First Presbyterian Church of MetuchenClick here for more information


Pastor's Peace December 2022

by Rev. Dr. Fred G. Garry on December 01, 2022

A good friend of mine was an Executive Director of a YMCA. Peter oversaw five branches, a day care, afterschool care, and so many programs I just stopped listening when he would name them all. I was not only his friend, but also a Board Chair and thus saw the working of the YMCA from the inside - from policy and finance, from the membership side and the staff side. One thing that always stuck from this time and friendship was how the month of January changed for me. In the Y, January is not only the beginning of the new year, it is free money.
“I love January,” Peter would always say. People sign up for the year; they become Y-members in January as part of the “new me” or a New Year’s resolution. By people, I mean a lot of people. The free money is that none of these people last the year. In fact, most don’t make it past January, some only come once. No matter how many times you come, the monthly dues drawn directly from your account are the same. The value is up to you; the income, on the other hand, is all done. Free money.
To be fair, Peter and the Y tried their best to woo the well-intended. I once came to the Y day after day, week after week for about three months because if I did, I got a free t-shirt. I will do just about anything for a free t-shirt. Yet, once I got the shirt . . . Yup. Stopped coming. Still I paid my monthly dues, but since there was no hat or mug to be given out next, I gave up.
My son, who worked for the Y for quite some time, would see me walk in the door and announce to the staff, “there must be a board meeting. My father is in the house!” And it is true I spent much more time sitting in a chair at the Y than I did on a treadmill. You would think that after giving up so much of time and energy to help the Y, I would not be one of the “free money” members. But I was. And for all intents and purposes, I still struggle with this one.
The struggle is to change my habits, my day, my lifestyle from the slovenly, sloth of reading books in the morning to the engaged, enlivened spirit refreshed by a morning jog. If it were up to me, I choose poetry over exercise. I know I can do both; I know it is not an either/or, but I can only keep to the path of physical health for so long. Good habits are hard to keep, just as bad habits are hard to break.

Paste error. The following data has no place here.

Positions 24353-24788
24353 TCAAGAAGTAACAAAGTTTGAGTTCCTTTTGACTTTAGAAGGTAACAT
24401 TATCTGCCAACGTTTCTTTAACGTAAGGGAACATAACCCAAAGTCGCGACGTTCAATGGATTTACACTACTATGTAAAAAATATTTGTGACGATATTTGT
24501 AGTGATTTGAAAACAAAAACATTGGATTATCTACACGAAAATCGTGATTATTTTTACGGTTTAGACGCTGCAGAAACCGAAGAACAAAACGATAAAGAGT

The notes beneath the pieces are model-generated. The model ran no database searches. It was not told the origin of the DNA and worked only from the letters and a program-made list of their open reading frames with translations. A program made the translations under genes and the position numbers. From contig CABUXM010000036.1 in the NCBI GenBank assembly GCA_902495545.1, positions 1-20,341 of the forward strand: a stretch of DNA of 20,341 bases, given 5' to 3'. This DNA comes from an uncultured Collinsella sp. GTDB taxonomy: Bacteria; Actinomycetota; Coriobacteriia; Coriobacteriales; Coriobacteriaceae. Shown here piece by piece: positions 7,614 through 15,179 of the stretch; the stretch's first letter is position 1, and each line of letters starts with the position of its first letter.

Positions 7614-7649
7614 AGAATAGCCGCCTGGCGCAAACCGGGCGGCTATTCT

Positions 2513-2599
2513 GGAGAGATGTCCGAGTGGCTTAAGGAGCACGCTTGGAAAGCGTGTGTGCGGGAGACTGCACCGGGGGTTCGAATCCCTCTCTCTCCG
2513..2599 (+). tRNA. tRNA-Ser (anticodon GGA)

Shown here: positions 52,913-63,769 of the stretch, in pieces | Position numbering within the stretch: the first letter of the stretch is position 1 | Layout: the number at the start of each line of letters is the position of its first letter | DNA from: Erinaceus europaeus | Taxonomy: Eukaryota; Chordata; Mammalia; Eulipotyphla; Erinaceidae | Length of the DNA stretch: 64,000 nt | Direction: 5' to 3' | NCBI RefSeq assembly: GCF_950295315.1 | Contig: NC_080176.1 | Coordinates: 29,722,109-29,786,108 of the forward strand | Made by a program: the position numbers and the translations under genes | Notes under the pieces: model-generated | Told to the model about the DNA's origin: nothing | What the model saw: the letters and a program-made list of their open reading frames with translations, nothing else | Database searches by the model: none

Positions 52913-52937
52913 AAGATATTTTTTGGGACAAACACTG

Right now our congregation is, unfortunately, reflecting my exercise habits more and more. If given the choice to stay at home on Sundays and watch the service live or later in the week, there are a number of people choosing the virtual path. And virtual is good and comfortable and enjoyable. I love reading a book in the morning much more than I will ever love jogging in the cold and the rain. But the truth is this: virtual worship is much like virtual exercise, there is something missing.
The missing part is fellowship and song and the passing of the peace and welcoming of strangers. Consider this: you might not need to be welcomed on Sunday morning, but the new person coming to church who finds a pew in front of you does; you may find worship at your kitchen table with coffee and the Ipad in PJs to be a blessing, but the stranger, the new family, the person who is hurting cannot share in your blessing. And we need to share.
So here it is: set a goal, make a plan, commit to returning at least twice a month. Every Sunday may not have been your habit in the past, so don’t sabotage yourself with such a lofty goal. But make a goal of increasing your in-person attendance. You may not feel like you need it right now. I get it. But you are needed. I hope you get that.

Previous Page